Open Accessibility Menu
Hide

Monoclonal Antibody Treatment

Monoclonal antibody treatment is an emergency use authorized treatment for eligible patients with mild or moderate COVID-19 symptoms, and in some cases to prevent COVID-19 after being exposed. When administered within 10 days of their first symptoms appearing, it can significantly reduce your risk of hospitalization, minimize the severity of symptoms and help you recover more quickly. This treatment is approved for all ages.

To be eligible for a monoclonal antibody treatment:

  • You have a positive COVID-19 test with mild or moderate symptoms, or you have been recently exposed to someone with COVID.
  • You have had symptoms for less than 10 days.
  • You must not need supplemental oxygen for breathing due to COVID-19.
  • You must be at high risk for severe COVID-19 as defined below.

If you have certain high-risk factors, along with your requirements above, you may especially benefit from this treatment.

  • You are over the age of 65.
  • You are obese or overweight (i.e., typically a BMI of 25 or greater),
  • You are pregnant
  • You have diabetes.
  • You have sickle cell disease.
  • You have chronic kidney disease.
  • You have an immunosuppressive disease, or you are on an immunosuppressive treatment
  • You have cardiovascular disease.
  • You have a chronic lung disease, such as COPD/asthma, pulmonary hypertension or cystic fibrosis)
  • You have a neurodevelopment disorder, such as cerebral palsy)
  • You have a medical-related technological dependence. This might be something like a tracheostomy, gastrostomy or positive pressure ventilation.

There may be other medical conditions or factors that may place you at a high risk for progressing to severe COVID-19 symptoms. If you think you may have a risk-factor, please contact your primary care physician.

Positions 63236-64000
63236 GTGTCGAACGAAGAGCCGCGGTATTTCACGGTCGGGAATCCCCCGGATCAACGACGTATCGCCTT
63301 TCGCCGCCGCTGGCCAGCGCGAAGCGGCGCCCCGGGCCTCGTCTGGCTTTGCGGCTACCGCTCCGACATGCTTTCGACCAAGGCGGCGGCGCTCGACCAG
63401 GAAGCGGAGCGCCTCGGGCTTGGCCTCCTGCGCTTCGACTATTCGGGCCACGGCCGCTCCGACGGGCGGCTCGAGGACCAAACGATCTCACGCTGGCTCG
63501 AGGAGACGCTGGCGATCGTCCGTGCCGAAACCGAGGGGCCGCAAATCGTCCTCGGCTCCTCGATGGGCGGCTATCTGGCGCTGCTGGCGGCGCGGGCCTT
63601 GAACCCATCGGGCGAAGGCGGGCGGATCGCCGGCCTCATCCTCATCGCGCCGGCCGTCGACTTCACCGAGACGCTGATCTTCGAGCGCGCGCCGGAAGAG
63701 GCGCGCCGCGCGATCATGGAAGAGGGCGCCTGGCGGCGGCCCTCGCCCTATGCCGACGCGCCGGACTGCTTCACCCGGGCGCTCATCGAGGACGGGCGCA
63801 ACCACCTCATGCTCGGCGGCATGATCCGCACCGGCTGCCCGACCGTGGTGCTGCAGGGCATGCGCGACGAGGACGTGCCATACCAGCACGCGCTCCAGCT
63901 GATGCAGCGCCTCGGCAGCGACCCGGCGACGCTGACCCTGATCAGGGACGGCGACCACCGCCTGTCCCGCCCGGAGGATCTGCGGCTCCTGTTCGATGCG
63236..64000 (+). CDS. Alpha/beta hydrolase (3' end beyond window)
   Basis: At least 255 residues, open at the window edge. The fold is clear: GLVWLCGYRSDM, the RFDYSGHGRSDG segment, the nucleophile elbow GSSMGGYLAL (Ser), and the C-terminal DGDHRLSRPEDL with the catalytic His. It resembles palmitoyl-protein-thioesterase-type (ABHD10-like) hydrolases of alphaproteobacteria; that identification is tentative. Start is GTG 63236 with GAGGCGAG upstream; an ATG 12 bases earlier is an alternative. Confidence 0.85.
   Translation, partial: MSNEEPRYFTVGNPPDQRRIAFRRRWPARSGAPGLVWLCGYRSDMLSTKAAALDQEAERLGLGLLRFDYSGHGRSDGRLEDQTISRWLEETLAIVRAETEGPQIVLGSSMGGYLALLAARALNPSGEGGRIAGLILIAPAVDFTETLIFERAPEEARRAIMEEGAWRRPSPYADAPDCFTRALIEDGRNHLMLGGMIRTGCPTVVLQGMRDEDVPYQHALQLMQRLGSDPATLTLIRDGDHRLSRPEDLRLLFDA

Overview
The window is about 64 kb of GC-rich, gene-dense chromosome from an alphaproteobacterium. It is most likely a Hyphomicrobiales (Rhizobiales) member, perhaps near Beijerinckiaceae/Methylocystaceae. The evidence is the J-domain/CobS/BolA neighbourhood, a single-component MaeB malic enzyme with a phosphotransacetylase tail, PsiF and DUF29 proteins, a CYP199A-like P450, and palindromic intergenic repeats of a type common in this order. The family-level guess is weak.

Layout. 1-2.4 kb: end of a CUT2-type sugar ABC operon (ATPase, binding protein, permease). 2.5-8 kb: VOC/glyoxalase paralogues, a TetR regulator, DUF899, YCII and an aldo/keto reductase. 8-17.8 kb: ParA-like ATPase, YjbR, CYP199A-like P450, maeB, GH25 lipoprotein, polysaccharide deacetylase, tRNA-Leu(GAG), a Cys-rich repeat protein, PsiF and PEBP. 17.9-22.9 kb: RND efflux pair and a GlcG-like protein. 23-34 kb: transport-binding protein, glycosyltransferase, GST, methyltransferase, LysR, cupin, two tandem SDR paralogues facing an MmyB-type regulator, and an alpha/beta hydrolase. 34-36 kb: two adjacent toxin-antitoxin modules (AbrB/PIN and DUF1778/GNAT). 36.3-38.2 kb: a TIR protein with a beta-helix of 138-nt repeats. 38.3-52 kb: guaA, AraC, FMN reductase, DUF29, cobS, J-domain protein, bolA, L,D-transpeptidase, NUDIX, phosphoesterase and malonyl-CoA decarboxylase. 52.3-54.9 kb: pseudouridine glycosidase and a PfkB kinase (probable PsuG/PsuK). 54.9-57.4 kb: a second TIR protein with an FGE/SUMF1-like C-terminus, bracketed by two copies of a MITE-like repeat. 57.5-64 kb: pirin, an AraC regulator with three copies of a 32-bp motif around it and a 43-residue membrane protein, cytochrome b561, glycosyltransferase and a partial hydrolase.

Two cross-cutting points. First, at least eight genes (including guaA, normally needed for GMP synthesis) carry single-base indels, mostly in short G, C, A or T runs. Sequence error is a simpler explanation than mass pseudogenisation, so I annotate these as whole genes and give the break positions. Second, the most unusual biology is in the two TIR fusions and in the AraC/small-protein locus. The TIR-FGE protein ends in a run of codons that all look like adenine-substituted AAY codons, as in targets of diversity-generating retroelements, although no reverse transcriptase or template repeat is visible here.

Receiving Monoclonal Antibody Treatment

OU Health offers monoclonal antibody treatment at OU Health Edmond Medical Center — MAB Infusion Clinic for individuals ages 16 and older. Our center is open Monday through Friday, from 8 am to 5 pm. Individuals who are under the age of 16 receive treatment at Oklahoma Children's Hospital. Your physician may refer you to our MAB infusion center by following the instructions on this page.

Frequently Asked Questions

How does the drug work?

When your body has a virus, your immune system makes antibodies to fight it, but that takes time, especially with a new virus like COVID-19. A COVID monoclonal antibody drug has man-made antibodies that are like the antibodies from people that have recovered from COVID-19. Scientists think these antibodies may decrease the amount of the COVID-19 virus in your body, which could help your body learn how to make its own antibodies.

Is the drug safe?

Scientists aren’t exactly sure yet. They are learning about the side effects and risks, and are still studying the drug in clinical trials. Both of these medications have had promising results so far, and the FDA has given emergency use authorization for doctors to use one of these medications with certain patients.

What if I am pregnant or breastfeeding?

Some pregnant or breastfeeding people have received these medications. It is possible that the drug’s benefits will outweigh the risks. Your doctor will need to discuss your options with you.

What are the side effects of these type of medications?

Mild-to-moderate side effects may include:

  • Wheezing (breathing that may sound like a whistle) or trouble breathing.
  • Swollen face, lips or throat.
  • Flu-like symptoms (fever, chills, sweating, cough, sore throat, headache or muscle aches).
  • Upset stomach (nausea, vomiting or diarrhea).
  • Itching, swelling, rash or hives.
  • Dizziness or low blood pressure.
  • Changes in your heartbeat.

It is important to tell your doctor or nurse right away if you have any of these side effects during or after your infusion. Some of these symptoms may be signs of a serious allergic reaction to the medication.

Remember, only a limited number of adults and children have received one of these medications and doctors are still learning about them. Unexpected serious side effects may occur. Doctors are still researching to see if having received one of these medications could make a future COVID vaccine less effective for you. Talk with your doctor if you have any questions. 

How will I take this drug?